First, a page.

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Original article
Internet-based tapering of oral corticosteroids in severe asthma: a pragmatic randomised controlled trial
  1. Simone Hashimoto1,
  2. Anneke Ten Brinke2,
  3. Albert C Roldaan3,
  4. Ilonka H van Veen4,
  5. Gertrude M Möller5,
  6. Jacob K Sont6,
  7. Els J M Weersink1,
  8. Jaring S van der Zee1,
  9. Gert-Jan Braunstahl7,
  10. Aeilko H Zwinderman8,
  11. Peter J Sterk1,
  12. Elisabeth H Bel1
  1. 1Department of Respiratory Medicine, Academic Medical Centre, University of Amsterdam, Amsterdam, The Netherlands
  2. 2Department of Pulmonology, Medical Centre Leeuwarden, Leeuwarden, The Netherlands
  3. 3Department of Pulmonology, Haga Ziekenhuis, Den Haag, The Netherlands
  4. 4Department of Pulmonology, Medisch Spectrum Twente, Enschede, The Netherlands
  5. 5Department of Pulmonology, Leiden University Medical Centre, Leiden, The Netherlands
  6. 6Department of Medical Decision Making, Leiden University Medical Centre, Leiden, The Netherlands
  7. 7Department of Pulmonary Medicine, St Franciscus Gasthuis, Rotterdam, The Netherlands
  8. 8Department of Clinical Epidemiology and Biostatistics, Academic Medical Centre, University of Amsterdam, The Netherlands
  1. Correspondence to Simone Hashimoto, Department of Respiratory Medicine, Academic Medical Centre, University of Amsterdam, F5-260, Meibergdreef 9, Amsterdam 1105 AZ, The Netherlands; s.hashimoto{at}amc.nl

Abstract

Background In patients with prednisone-dependent asthma the dose of oral corticosteroids should be adjusted to the lowest possible level to reduce long-term adverse effects. However, the optimal strategy for tapering oral corticosteroids is unknown.

Objective To investigate whether an internet-based management tool including home monitoring of symptoms, lung function and fraction of exhaled nitric oxide (FENO) facilitates tapering of oral corticosteroids and leads to reduction of corticosteroid consumption without worsening asthma control or asthma-related quality of life.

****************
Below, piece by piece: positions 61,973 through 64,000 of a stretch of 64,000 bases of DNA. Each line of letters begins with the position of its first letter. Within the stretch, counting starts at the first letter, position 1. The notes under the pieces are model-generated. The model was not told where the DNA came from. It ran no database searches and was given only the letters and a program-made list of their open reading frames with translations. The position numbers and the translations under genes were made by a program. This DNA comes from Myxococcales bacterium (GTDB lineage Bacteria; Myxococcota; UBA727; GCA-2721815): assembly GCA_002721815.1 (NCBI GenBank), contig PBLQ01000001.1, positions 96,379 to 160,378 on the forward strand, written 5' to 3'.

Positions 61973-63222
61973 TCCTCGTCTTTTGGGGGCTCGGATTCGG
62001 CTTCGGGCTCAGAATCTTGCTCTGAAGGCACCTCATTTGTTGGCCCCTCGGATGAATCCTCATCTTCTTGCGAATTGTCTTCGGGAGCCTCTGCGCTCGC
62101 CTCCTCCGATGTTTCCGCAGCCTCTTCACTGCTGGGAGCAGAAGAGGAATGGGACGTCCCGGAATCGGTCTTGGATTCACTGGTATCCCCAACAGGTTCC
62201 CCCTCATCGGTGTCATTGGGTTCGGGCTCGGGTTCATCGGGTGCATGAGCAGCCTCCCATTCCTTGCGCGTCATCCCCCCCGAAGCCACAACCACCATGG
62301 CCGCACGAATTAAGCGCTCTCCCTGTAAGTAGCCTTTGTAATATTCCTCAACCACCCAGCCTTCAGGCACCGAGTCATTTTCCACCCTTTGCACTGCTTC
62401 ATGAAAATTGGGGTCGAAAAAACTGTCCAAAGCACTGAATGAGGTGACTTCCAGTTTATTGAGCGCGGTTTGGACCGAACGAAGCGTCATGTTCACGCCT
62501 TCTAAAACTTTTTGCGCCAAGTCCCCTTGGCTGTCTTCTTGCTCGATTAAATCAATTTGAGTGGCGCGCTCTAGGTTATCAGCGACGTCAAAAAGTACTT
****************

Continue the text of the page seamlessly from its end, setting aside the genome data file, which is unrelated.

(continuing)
Methods In a 6-month pragmatic randomised prospective multicentre study, 95 adults with prednisone-dependent asthma from six pulmonary outpatient clinics were allocated to two tapering strategies: according to conventional treatment (n=43) or guided by a novel internet-based monitoring system (internet strategy) (n=52). Primary outcomes were cumulative sparing of prednisone, asthma control and asthma-related quality of life. Secondary outcomes were forced expiratory volume in 1 s (FEV1), exacerbations, hospitalisations and patient's satisfaction with the tapering strategy.

Results Median cumulative sparing of prednisone was 205 (25–75th percentile −221 to 777) mg in the internet strategy group compared with 0 (−497 to 282) mg in the conventional treatment group (p=0.02). Changes in prednisone dose (mixed effect regression model) from baseline were −4.79 mg/day and +1.59 mg/day, respectively (p<0.001). Asthma control, asthma-related quality of life, FEV1, exacerbations, hospitalisations and satisfaction with the strategy were not different between groups.

Conclusions An internet-based management tool including home monitoring of symptoms, lung function and FENO in severe asthma is superior to conventional treatment in reducing total corticosteroid consumption without compromising asthma control or asthma-related quality of life.

Clinical trial registration number Clinical trial registered with http://www.trialregister.nl (Netherlands Trial Register number 1146).

  • Severe asthma
  • oral corticosteroids
  • monitoring
  • internet
  • self-management
  • asthma
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Footnotes

  • Funding This study was funded by The Netherlands Organization for Health Research and Development (ZonMw). Equipment for the analysis of nitric oxide was provided by Aerocrine-AB in April 2007. The funding sources had no role in the study design, data collection, analysis or interpretation, or in the decision to submit this article for publication.

  • Competing interests None.

  • Patient consent All patients provided written informed consent.

  • Ethics approval The study was approved by the ethics committee of all participating institutions (Academic Medical Centre, University of Amsterdam, Amsterdam; Medical Center Leeuwarden, Leeuwarden; HagaZiekenhuis, Den Haag; Medisch Spectrum Twente, Enschede; Leiden University Medical Center, Leiden; St Franciscus Gasthuis, Rotterdam, The Netherlands).

  • Provenance and peer review Not commissioned; externally peer reviewed.

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